How should journalists have handled Kobe's sexual assault charge?

Opinion Feb 14, 2020 by Gordon Cameron hamiltonnews.com

It’s about trust. Our relationship with our readers is built on transparency, honesty and integrity. As such, we have launched a trust initiative to tell you who we are and how and why we do what we do. This article is part of that project.

I’m not a basketball fan, but even I knew the name Kobe Bryant. So, like the rest of the world I was shocked to hear that he and eight others were killed in a helicopter crash in late January.

It took a little while, but amidst the mourning and fond memories of his career on the hardwood, some members of the media and others started reminding the world of the fact that he was charged with sexual assault against a Colorado woman in 2003. The charges were eventually dropped when the woman became unwilling to testify, and a civil suit against Bryant over the incident was settled for an undisclosed amount.

Much ink has been spilled over how the media should have handled this section of his biography, with many Kobe fans castigating journalists for even bringing it up.

While I don’t believe that someone’s entire life story can be reduced to only its darkest chapter, to ignore it completely would be a whitewashing of the truth. A journalist’s first duty is to the truth. Our second duty is to fairness. We have no other duties.

So what does fairness look like in this case?

To my mind, any general look back on his life longer than a brief should include mention of the charge with a brief explanation of the circumstances and the resolution. The amount of detail that’s required depends on the length of the profile.

It also matters where you put this information into the story. Given the fact that he wasn’t convicted of a crime, it wouldn’t be fair to place the fact that he was charged too far up in the story. However, in a case of someone like Jeffrey Epstein who was a convicted sex offender, it is entirely fair to mention that fact in the first line of any story about him.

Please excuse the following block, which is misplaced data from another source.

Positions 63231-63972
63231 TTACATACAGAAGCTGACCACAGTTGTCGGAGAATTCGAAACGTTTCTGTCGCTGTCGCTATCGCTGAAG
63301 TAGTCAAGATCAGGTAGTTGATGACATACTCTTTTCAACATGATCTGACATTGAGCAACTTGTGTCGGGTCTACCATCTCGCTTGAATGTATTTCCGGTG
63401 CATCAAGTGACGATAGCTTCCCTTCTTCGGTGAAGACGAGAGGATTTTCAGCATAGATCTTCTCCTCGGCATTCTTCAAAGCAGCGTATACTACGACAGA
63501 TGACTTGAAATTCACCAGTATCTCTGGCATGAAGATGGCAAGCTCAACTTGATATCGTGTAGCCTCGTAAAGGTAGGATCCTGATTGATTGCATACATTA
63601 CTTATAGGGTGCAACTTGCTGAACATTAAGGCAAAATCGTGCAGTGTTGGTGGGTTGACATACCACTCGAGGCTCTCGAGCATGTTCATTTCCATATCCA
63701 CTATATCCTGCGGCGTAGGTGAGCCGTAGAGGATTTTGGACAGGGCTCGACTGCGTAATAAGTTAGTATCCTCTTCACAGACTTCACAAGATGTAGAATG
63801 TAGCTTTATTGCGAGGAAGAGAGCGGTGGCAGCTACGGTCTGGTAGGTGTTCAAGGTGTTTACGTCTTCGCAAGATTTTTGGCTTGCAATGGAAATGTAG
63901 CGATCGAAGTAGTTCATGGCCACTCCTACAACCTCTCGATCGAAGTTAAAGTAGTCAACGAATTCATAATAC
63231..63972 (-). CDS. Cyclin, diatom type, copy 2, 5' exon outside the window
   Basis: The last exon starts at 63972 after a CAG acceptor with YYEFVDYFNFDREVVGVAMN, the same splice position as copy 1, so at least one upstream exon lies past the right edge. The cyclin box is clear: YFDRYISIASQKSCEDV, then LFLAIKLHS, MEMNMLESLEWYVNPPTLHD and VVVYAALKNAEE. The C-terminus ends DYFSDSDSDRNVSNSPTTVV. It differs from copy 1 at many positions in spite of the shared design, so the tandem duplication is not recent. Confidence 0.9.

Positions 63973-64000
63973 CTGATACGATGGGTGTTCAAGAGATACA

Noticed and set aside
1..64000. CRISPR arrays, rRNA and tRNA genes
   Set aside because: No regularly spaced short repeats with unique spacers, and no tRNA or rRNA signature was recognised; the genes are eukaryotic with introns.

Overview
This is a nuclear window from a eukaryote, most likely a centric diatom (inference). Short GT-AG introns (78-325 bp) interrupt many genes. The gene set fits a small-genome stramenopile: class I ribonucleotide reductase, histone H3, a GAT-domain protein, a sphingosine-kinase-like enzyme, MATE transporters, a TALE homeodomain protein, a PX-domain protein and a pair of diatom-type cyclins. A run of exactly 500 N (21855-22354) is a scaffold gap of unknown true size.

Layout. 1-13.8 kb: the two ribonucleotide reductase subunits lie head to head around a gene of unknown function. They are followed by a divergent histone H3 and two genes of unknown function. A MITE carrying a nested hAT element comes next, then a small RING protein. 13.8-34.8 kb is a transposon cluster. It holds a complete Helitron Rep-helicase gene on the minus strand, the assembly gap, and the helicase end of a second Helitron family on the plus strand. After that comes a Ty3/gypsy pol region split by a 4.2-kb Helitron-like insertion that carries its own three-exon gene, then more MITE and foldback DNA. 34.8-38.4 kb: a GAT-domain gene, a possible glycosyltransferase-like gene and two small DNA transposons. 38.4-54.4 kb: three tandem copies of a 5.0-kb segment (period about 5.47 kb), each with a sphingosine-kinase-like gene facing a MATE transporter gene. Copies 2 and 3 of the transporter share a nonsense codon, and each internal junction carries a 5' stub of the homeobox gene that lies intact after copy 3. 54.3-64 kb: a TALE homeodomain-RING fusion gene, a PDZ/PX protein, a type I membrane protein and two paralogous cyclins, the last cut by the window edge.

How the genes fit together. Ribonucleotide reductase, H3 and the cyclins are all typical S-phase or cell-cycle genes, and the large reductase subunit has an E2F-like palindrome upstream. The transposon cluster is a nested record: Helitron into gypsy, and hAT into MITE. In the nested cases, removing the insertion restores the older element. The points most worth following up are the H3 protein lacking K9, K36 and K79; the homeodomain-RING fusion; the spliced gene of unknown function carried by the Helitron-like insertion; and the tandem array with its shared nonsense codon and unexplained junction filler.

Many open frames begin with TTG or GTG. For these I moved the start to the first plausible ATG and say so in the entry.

I would say that it’s also fair for a journalist writing solely about his basketball prowess to not mention the case at all, in the same way that I think it would be fair to only mention his NBA career in passing in a story about the history of Colorado incident. Both stories have their place as they speak to the totality of his life.

It’s not speaking ill of the dead when it’s both true and fair. It’s just good journalism.

— Gordon Cameron is group managing editor for Hamilton Community News.

We welcome your questions and value your comments. Email our trust committee at trust@metroland.com.

How should journalists have handled Kobe Bryant's sexual assault charge in writing about his death?

Columnist Gordon Cameron looks at Kobe's legal legacy

Opinion Feb 14, 2020 by Gordon Cameron hamiltonnews.com

It’s about trust. Our relationship with our readers is built on transparency, honesty and integrity. As such, we have launched a trust initiative to tell you who we are and how and why we do what we do. This article is part of that project.

I’m not a basketball fan, but even I knew the name Kobe Bryant. So, like the rest of the world I was shocked to hear that he and eight others were killed in a helicopter crash in late January.

It took a little while, but amidst the mourning and fond memories of his career on the hardwood, some members of the media and others started reminding the world of the fact that he was charged with sexual assault against a Colorado woman in 2003. The charges were eventually dropped when the woman became unwilling to testify, and a civil suit against Bryant over the incident was settled for an undisclosed amount.

Much ink has been spilled over how the media should have handled this section of his biography, with many Kobe fans castigating journalists for even bringing it up.

A journalist’s first duty is to the truth. Our second duty is to fairness. We have no other duties.

While I don’t believe that someone’s entire life story can be reduced to only its darkest chapter, to ignore it completely would be a whitewashing of the truth. A journalist’s first duty is to the truth. Our second duty is to fairness. We have no other duties.